With a half hour left before the guests arrived, Judd and I dashed to the house to finish cleaning up from our evening meal. A few cups and dirty dishes were left on the counter. I ran some dish water in the sink and grabbed a cup to immerse in the hot soapy water. “Hurry” is not my strong suit, in fact, I have a tendency to be quite clumsy as my mind becomes disengaged from my fingers. As I started to dunk the last cup into the water, it fell from my fingers. Without thinking I grabbed it as it shattered in the sink.
Pulling my hands from the soapy water I looked at the blood beginning to spurt from the middle finger on my right hand. Not good! Trying to stop the bleeding, we realized that this was going to require some “doctor” attention. A trip to the ER was out of the question at this point. Judd decided we should call our “doctor in residence” Charlie Bascom.
It only took a few minutes for Charles to arrive. Looking closely at my finger, he agreed. ” Yes, this should have some stitches, but . . . perhaps we could apply a butterfly band-aid and find something to stabilize the finger.” Looking around the kitchen he queried, “Do you have a spoon?” Of course we did, thinking this might be a joke. After cleaning the cut and applying a band-aid Charles reached for the spoon we had pulled from the kitchen drawer. Applying the spoon to my finger, he began wrapping it tightly.
Now I sported a spoon on my finger with the bowl of the spoon protruding from the top. There was not time to commiserate or to ponder how to adapt to this new appendage. The show must go on!
Quickly, I pulled on some woolen Army gloves. They would somewhat hide the strange specter on my finger. Donning my Army jacket, I rushed out to the barn where the guests were already assembling.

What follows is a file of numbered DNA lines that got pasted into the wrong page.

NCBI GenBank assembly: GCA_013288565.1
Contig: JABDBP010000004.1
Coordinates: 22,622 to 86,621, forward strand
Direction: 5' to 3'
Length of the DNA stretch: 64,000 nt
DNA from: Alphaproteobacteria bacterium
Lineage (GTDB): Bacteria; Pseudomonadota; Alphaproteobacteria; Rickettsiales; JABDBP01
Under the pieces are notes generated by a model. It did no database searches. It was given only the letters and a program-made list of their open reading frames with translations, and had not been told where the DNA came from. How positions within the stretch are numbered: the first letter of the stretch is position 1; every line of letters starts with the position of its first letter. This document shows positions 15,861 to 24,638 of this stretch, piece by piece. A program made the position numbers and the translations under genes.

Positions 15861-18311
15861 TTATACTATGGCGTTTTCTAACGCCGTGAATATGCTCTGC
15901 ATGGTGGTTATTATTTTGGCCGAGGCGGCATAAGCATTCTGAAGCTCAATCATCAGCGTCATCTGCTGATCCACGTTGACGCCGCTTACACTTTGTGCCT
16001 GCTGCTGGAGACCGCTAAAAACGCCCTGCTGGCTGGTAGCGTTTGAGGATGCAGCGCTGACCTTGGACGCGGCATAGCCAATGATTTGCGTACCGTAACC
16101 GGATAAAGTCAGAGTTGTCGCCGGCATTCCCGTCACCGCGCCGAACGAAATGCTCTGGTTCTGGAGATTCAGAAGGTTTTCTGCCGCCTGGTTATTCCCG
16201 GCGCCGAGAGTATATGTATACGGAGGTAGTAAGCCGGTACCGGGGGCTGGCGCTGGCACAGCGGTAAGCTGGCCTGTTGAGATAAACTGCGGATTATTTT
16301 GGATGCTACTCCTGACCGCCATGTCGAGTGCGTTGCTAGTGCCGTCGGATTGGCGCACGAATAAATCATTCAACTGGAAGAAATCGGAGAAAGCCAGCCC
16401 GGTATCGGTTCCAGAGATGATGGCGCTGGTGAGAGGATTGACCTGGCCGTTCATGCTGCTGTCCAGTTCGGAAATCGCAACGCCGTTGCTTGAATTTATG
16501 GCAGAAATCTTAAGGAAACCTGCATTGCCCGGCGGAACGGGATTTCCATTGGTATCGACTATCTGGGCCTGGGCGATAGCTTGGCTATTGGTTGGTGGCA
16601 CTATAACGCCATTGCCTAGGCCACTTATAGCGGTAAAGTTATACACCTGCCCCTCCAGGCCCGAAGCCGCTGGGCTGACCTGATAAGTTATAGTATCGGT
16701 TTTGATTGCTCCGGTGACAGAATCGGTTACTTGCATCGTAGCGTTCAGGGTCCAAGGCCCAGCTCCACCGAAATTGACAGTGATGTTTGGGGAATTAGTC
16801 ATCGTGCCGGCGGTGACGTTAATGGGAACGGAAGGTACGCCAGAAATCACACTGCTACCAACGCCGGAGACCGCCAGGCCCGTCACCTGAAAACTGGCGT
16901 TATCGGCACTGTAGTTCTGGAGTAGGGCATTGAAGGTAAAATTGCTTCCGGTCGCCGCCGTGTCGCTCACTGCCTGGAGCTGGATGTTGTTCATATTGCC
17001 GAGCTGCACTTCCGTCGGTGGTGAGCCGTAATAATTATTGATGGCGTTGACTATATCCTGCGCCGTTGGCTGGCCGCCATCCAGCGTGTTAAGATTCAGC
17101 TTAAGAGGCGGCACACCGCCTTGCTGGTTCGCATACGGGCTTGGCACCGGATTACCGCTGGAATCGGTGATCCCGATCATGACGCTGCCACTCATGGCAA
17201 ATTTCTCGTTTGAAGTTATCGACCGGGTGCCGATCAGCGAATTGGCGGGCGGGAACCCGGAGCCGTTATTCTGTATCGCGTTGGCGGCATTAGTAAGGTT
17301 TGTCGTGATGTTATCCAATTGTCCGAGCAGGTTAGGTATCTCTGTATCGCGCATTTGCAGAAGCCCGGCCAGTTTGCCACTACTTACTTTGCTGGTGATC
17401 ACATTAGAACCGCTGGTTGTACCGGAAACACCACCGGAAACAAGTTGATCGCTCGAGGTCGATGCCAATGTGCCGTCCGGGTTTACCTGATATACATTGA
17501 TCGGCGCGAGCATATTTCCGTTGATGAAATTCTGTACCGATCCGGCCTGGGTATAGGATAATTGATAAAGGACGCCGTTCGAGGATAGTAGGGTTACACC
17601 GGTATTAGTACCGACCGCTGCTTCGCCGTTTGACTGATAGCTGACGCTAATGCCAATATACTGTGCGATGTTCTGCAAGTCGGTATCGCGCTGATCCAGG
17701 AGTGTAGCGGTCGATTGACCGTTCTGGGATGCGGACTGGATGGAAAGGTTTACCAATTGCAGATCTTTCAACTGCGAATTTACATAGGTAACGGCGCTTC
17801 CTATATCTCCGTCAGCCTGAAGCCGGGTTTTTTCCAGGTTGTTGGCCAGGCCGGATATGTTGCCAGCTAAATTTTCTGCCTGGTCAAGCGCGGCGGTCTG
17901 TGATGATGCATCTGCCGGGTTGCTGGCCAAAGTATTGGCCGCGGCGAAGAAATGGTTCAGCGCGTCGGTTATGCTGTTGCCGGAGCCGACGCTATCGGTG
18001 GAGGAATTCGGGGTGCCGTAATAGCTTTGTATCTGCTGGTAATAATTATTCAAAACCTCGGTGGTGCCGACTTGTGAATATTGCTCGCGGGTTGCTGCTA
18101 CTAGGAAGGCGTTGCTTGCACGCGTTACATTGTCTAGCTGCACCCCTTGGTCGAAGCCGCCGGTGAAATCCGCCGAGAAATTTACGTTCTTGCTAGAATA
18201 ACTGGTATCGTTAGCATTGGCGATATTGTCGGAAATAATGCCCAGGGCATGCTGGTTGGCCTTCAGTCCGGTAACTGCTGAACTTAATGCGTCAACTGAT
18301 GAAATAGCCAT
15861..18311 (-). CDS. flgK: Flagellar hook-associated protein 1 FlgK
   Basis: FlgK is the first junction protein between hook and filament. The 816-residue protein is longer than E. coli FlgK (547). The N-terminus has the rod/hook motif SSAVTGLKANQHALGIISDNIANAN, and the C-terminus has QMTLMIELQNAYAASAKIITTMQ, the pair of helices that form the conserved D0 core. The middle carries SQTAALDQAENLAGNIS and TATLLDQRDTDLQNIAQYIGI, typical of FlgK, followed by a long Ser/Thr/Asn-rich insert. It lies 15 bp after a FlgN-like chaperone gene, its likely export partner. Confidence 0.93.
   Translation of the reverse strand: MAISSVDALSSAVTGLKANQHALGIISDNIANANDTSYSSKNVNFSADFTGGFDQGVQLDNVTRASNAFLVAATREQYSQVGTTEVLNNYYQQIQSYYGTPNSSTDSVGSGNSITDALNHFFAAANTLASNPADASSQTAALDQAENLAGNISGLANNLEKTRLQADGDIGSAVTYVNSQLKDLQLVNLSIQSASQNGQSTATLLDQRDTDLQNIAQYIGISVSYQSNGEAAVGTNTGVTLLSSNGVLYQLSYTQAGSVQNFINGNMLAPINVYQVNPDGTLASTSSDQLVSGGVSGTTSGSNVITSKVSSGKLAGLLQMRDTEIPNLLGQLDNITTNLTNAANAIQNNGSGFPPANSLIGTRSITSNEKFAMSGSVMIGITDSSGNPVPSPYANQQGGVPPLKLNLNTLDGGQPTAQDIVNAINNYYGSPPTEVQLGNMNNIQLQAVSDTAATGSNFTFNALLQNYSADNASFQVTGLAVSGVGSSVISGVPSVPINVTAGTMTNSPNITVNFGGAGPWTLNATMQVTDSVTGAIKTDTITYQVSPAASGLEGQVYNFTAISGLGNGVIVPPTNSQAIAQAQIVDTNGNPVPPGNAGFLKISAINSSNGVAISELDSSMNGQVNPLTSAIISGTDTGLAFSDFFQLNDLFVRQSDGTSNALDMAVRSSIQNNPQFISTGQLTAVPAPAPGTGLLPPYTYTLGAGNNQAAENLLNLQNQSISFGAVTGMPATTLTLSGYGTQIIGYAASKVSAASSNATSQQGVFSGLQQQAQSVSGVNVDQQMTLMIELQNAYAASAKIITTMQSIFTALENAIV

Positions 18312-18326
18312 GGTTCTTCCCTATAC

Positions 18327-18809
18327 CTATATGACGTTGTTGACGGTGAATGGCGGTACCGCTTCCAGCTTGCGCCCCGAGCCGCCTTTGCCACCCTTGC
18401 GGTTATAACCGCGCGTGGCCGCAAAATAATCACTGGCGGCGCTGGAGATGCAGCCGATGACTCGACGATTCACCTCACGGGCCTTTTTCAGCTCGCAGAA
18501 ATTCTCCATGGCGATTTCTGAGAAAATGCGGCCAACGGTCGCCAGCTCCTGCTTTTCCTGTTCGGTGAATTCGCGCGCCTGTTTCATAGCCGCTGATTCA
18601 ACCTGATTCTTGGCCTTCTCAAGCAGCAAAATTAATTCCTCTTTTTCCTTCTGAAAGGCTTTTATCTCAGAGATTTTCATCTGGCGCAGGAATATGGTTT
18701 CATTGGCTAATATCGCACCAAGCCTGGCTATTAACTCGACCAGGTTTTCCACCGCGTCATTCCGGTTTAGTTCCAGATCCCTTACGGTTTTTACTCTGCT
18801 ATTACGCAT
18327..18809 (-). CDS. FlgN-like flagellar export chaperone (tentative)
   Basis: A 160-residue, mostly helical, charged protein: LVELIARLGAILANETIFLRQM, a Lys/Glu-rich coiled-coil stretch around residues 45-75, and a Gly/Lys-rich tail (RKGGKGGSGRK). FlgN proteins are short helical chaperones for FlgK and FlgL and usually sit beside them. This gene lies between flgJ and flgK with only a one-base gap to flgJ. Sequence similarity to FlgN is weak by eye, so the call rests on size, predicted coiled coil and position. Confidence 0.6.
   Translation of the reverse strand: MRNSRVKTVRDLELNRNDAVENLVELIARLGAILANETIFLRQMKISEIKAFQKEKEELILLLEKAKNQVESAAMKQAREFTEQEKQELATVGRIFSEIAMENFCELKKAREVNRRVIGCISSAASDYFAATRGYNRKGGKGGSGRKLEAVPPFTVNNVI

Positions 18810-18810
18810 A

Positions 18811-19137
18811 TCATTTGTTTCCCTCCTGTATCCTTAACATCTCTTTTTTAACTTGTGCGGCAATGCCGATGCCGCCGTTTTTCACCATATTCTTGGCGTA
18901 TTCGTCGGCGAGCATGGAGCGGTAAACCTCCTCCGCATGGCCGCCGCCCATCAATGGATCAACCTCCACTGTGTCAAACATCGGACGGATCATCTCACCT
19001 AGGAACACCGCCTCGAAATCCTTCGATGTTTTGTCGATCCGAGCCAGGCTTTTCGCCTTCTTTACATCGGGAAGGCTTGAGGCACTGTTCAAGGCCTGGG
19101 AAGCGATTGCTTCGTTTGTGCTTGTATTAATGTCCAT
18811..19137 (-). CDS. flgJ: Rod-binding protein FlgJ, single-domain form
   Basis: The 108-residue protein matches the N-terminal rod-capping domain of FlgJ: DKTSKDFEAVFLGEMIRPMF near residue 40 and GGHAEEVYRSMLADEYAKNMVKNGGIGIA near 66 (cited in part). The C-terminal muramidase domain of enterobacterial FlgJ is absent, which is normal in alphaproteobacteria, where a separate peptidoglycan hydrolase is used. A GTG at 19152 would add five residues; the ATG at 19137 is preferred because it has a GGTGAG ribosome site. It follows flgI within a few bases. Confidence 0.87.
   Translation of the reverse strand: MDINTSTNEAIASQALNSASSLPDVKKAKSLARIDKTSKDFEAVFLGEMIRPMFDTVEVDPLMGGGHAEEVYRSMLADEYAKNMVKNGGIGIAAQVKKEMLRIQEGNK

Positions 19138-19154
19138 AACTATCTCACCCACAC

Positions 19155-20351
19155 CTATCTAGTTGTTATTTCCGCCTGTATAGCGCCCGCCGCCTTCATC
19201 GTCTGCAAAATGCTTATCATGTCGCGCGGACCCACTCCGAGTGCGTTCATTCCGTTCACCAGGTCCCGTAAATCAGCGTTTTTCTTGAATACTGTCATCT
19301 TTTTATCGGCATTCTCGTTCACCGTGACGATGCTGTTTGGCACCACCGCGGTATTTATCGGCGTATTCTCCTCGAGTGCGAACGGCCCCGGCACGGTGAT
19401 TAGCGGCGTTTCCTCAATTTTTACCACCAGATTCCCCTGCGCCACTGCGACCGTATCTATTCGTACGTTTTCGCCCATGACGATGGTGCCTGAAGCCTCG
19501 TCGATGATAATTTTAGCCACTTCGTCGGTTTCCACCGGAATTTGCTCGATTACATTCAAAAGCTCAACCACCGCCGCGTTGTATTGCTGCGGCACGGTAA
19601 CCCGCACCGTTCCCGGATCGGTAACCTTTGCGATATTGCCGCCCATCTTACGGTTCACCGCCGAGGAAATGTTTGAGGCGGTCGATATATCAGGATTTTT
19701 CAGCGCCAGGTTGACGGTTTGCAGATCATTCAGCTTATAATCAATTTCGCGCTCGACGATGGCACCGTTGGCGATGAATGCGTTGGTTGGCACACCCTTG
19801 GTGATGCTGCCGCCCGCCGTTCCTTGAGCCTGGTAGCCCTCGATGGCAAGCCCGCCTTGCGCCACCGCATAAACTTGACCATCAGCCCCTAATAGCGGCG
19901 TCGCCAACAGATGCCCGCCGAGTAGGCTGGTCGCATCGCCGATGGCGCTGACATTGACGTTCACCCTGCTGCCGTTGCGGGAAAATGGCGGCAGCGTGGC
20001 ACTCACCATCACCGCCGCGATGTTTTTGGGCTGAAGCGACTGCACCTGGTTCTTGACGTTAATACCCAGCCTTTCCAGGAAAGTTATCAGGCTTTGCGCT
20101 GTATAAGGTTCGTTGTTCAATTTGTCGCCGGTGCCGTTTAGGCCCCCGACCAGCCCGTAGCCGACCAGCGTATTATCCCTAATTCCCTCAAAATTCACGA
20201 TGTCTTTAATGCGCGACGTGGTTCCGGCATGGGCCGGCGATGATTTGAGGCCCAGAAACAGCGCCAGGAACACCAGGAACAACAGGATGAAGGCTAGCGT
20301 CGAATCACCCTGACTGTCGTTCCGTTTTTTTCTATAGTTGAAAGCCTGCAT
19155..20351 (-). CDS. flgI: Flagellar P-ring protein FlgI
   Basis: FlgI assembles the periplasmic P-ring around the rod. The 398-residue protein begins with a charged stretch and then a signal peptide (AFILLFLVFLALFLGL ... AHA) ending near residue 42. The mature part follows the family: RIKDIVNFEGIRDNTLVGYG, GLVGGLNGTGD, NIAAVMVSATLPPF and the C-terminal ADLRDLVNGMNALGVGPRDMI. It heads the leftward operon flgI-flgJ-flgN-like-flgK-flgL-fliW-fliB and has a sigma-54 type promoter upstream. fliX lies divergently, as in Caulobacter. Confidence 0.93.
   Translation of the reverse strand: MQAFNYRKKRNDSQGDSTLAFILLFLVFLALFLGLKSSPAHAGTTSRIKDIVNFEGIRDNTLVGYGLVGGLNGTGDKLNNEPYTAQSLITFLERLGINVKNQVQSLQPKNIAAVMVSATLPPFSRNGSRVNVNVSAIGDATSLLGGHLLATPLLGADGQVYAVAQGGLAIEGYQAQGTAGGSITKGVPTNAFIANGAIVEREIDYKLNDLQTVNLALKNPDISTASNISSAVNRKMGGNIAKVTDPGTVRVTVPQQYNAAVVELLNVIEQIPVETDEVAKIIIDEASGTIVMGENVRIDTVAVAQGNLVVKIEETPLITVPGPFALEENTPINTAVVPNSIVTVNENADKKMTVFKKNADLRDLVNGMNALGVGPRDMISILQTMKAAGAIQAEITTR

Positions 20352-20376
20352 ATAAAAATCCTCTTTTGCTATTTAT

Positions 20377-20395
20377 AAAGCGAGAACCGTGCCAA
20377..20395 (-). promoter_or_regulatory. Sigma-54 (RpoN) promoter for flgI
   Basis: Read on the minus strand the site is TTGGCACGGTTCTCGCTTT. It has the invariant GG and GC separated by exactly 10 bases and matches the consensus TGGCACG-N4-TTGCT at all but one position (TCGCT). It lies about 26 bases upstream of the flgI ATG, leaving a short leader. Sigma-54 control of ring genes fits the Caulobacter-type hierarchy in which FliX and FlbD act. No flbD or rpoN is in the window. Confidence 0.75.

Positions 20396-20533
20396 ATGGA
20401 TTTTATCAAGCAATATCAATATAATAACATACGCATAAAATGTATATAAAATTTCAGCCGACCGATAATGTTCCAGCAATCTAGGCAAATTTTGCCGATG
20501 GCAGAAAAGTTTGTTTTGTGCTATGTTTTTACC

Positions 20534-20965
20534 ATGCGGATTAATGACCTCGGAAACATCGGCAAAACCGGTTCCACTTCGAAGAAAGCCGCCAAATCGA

No sooner had I stepped in to the barn when my neighbor Sharon rushed over to me with a kind gentleman in tow. She excitedly introduced me. “Nancy, I would like you to meet my priest, Father D. I have been telling him about this, and I’m so excited for him to meet you.”
“Welcome, Father!” I smiled as I stuck out my right hand to shake his. Retrieving my hand as quickly as I had offered it, I blurted out, “Oh, I’m so sorry! I can’t shake your hand; I have a spoon on my finger.”
No sooner did those words leave my lips than another guest came up to talk. The crowd closed between me and the priest. I never saw him again that evening. I have no idea what that poor man thought. I wonder if he lay awake that night trying to puzzle out the strange response. “She said, ‘I have a spoon on my finger?????'”
There was no turning back; no time for explanations. The program was about to begin, and the past was the past. The audience took their seats, and the lights were dimmed. The first prophet made his appearance, and the evening’s performance had begun.
“Ah, Lord God,” I breathed, “please bring your presence and peace to this place and to the guests.”
Yes, there was an inordinate amount of chaos going on about me, but at the core of it all, God was offering His message of transcendent truth.
And . . . the evening had just begun!
To be continued. . .